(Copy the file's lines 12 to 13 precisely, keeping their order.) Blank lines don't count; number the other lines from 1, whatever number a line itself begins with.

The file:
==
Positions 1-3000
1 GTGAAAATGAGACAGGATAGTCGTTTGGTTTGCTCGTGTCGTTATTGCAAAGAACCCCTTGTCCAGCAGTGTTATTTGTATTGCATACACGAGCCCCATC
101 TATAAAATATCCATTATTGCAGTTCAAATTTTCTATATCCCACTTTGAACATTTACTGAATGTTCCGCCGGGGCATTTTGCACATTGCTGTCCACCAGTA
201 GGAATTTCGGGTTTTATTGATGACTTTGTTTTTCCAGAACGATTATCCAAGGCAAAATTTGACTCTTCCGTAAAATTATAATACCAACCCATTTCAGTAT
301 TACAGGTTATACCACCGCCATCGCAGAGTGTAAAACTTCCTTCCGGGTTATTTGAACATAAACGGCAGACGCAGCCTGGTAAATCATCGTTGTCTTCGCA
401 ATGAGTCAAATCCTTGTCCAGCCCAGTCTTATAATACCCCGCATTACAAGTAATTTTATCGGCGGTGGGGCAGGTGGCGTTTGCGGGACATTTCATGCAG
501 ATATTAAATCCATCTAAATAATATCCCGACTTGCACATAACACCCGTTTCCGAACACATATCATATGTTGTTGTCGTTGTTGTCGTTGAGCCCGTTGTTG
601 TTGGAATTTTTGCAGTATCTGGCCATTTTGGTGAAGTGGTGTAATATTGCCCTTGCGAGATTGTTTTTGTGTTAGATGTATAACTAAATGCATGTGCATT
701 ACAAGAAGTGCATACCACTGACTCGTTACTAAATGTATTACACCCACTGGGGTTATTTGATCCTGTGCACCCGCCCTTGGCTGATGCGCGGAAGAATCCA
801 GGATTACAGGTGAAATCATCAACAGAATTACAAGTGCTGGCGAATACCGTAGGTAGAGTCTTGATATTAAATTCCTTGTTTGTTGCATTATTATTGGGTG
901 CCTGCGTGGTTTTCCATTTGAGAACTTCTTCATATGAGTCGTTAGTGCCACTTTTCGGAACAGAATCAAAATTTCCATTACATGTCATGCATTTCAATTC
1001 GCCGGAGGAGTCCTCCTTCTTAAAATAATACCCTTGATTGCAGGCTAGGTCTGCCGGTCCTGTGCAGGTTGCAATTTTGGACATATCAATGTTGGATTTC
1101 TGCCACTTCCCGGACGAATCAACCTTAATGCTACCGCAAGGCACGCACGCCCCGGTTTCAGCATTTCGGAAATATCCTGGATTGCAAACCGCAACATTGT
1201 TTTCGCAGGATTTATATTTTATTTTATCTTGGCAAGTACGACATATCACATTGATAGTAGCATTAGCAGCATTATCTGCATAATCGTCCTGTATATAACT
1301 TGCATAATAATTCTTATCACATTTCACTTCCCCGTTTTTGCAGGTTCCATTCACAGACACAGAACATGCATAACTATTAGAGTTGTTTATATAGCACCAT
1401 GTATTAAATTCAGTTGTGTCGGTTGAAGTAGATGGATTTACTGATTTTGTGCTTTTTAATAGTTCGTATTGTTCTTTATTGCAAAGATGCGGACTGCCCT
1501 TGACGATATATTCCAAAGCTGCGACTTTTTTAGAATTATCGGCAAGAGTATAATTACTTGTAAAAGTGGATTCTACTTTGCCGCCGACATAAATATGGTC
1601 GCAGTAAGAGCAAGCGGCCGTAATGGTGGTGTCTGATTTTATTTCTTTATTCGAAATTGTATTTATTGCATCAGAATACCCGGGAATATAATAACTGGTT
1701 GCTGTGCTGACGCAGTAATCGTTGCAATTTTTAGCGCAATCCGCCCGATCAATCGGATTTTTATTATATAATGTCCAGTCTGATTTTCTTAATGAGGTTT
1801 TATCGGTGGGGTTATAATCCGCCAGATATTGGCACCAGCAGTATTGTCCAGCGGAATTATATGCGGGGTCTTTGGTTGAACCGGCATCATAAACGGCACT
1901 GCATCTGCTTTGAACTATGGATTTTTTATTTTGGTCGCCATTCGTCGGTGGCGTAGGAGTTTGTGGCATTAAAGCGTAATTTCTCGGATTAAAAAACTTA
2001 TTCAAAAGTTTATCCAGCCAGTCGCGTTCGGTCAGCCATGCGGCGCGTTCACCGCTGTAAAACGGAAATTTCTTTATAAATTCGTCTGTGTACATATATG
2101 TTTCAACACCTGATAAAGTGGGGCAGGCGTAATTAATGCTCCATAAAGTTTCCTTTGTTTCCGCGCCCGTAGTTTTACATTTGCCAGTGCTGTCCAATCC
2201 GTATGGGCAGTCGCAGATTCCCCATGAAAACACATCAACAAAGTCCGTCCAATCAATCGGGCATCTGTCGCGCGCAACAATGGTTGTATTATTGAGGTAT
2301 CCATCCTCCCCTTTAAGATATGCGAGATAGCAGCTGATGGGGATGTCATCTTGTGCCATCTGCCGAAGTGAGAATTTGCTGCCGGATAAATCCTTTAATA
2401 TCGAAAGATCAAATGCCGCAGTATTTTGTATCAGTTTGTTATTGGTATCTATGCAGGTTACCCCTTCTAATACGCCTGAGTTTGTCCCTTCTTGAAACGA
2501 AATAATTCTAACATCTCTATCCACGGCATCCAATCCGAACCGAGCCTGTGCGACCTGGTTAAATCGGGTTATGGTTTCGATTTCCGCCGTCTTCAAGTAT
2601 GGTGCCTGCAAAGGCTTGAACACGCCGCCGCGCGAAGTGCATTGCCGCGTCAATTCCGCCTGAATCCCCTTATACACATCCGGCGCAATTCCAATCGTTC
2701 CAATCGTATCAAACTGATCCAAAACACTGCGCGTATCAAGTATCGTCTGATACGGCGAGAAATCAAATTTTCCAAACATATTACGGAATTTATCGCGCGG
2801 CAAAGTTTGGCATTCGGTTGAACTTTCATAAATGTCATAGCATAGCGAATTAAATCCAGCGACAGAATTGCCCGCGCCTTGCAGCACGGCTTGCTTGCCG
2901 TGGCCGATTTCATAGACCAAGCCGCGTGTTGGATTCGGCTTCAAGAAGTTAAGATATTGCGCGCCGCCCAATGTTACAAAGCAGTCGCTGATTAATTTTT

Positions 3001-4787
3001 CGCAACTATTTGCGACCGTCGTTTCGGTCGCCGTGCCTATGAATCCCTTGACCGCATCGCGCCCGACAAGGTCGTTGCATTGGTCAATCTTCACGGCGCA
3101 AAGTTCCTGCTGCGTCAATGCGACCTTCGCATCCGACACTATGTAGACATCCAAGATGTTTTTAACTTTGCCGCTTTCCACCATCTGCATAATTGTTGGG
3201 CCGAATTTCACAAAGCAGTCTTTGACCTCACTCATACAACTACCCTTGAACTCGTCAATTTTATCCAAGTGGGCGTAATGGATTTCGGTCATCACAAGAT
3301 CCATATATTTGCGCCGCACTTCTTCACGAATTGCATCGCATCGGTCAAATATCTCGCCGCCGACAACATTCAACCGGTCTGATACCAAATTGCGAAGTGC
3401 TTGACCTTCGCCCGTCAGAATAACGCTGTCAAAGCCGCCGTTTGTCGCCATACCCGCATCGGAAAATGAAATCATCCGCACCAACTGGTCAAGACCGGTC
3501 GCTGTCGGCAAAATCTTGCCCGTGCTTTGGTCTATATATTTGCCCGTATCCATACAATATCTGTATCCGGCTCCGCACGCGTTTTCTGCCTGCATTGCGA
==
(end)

1001 GCCGGAGGAGTCCTCCTTCTTAAAATAATACCCTTGATTGCAGGCTAGGTCTGCCGGTCCTGTGCAGGTTGCAATTTTGGACATATCAATGTTGGATTTC
1101 TGCCACTTCCCGGACGAATCAACCTTAATGCTACCGCAAGGCACGCACGCCCCGGTTTCAGCATTTCGGAAATATCCTGGATTGCAAACCGCAACATTGT